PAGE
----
Grandpa always said that he planned to live until 120... God willing. This phrase will always mark my Grandpa's life in my mind. Apparently, God wasn't willing that Grandpa should live more than 90 years. But during those 90 years, God was willing to give Grandpa the abundant life he promised. And God willing, which I know beyond a shadow of a doubt that He is, we will see each other again. Because 1 Peter 3:9 tells us that God is not willing that any should perish (meaning He doesn't want anyone to spend eternity in hell) but that all should come to repentance (to spend eternity in Heaven with Him forever).


We'll all be together again one day, God willing.

Family Picture at "The Farm"



Friday, April 18, 2014

When "I don't wanna"

I woke up with expectations. There was an agenda I could jump into. And then there were the things I knew I should do but didn't necessarily want to because they conflicted with my ideal day I had created in my mind.

My morning was not greeted with silence to sort through my thoughts as I had longed for. Our 5-year-old came down the stairs right on my heels. I could feel the tension building inside me and I knew what I needed to do. I sat down in an attempt to quiet my soul.

"Mom, I want to watch a movie." Perfect! Setting her up in front of a movie will allow me the peace and quiet I had counted on... until her movie of choice is one I have to inform her has been donated to charity...

Forget exchanging whispers with God before the shouts of the world! I decide to take the technology route myself as I cannot focus on reading anything of depth. Days off school bring with it some freedom from the calendar but also heighten the conflict between my desires.

"Mom, I want something to eat and drink." Deep breath. More footsteps indicate the entire household is waking up. Soon, my husband is attempting to discuss the day's agenda with me. Any other day I would embrace his attempt to get us all on the same page as a display of love and consideration... but today there is a war within my soul.

I arm myself with Bible and notebook and lock myself in the only sanctuary I can find: the master bathroom. My heart pours out to God through ink on paper and the tears begin to fall. There is pain I continue to try to bury and it's been weeks since I allowed God to speak Truth into my heart.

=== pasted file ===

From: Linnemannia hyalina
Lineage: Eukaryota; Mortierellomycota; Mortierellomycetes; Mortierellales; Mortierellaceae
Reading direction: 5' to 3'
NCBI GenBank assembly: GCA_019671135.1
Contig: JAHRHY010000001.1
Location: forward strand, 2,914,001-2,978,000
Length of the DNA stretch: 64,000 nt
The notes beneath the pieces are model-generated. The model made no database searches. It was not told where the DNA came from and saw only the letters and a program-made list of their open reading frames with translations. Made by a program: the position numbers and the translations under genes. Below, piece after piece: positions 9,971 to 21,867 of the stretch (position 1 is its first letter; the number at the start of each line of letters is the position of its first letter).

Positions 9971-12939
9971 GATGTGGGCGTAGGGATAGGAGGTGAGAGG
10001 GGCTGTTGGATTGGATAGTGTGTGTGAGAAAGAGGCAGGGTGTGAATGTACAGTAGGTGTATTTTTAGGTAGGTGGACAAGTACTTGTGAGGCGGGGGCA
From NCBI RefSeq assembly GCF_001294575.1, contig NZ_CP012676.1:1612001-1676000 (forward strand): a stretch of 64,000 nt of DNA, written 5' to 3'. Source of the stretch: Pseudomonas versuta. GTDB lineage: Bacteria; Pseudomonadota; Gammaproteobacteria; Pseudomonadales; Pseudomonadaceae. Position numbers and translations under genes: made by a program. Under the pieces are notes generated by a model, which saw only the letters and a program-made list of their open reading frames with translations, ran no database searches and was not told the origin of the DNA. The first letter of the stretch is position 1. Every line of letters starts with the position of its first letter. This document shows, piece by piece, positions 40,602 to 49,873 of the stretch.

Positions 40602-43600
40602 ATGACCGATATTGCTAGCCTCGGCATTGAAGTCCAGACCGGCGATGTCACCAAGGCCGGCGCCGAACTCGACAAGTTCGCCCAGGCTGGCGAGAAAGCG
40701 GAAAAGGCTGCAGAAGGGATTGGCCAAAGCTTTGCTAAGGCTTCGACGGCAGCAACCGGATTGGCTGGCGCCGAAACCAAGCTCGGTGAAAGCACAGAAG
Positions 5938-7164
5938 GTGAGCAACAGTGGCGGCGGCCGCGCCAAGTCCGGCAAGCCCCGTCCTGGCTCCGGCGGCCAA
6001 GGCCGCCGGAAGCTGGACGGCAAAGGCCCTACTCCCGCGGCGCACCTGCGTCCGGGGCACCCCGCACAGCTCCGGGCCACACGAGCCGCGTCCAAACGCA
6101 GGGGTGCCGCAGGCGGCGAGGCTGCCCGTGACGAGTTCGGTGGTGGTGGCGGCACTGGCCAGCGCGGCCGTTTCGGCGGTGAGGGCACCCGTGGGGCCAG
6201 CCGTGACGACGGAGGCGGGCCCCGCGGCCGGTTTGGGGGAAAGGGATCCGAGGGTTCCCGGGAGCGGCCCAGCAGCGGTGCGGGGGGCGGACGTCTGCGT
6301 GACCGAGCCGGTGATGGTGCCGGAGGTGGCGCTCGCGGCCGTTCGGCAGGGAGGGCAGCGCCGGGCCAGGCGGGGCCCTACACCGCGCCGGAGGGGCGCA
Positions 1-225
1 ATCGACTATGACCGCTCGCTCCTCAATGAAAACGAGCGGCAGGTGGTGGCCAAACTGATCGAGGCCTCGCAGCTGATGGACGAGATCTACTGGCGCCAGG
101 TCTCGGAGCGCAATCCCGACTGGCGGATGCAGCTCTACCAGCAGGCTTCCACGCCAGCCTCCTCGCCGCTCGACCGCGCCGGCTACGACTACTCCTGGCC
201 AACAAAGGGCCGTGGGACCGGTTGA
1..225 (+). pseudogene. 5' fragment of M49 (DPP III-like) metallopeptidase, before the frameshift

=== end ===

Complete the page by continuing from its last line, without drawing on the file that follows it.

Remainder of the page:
The Word of God stir thoughts and passions in my soul and the cracks in my heart begin to mend. Jesus asked that the cup be taken away. He didn't feel all warm and fuzzy about what he was saying "yes" to in the garden.  But, thankfully, He knew God's will was greater than that of our human hearts. It was because he lived to do the will of God above all else that we now have hope.

I may not be happy all the time about what I'm asked to do but knowing my purpose is what brings fulfillment in the end. There's comfort in knowing Jesus didn't leap for joy to obey God as He went to the cross... because it reminds me that my feelings can't dictate my decisions.

This Friday, as we remember the price Jesus paid on the cross for us, may we also allow it to impact the choices we make. When "I don't wanna"... I can remember Jesus didn't either but He did it out of love for God and love for us. That should be the driving factors in my decisions as well.


"Since we have died to sin, how can we continue to live in it? Or have you forgotten that when we were joined with Christ Jesus in baptism, we joined him in his death? For we died and were buried with Christ by baptism. And just as Christ was raised from the dead by the glorious power of the Father, now we also may live new lives." - (Read more of Romans 6 here.)

Thursday, April 17, 2014

In the Wilderness Season

(Today is the Third Thursday of the month. Time for the Hearts at Home Home Blog Hop! This month's topic: Love Your Struggles. Head over to Jill's blog to see what other women have to say on the topic.)

I listened as my pastor read the words of Luke 4:1. "Then Jesus was led by the Spirit into the wilderness to be tempted there by the devil." My heart was attentive to the thought that our human minds usually think of the Spirit leading us in good things. Yet the Bible is clear that "Jesus wed led by the Spirit... into the wilderness... to be tempted... by the devil."

Hmmm... That was going to require some mulling over. And I have pondered it. Deeply. Mainly because I've felt forced into a wilderness myself. And it's been lonely... because I haven't looked to the one who understands my weaknesses.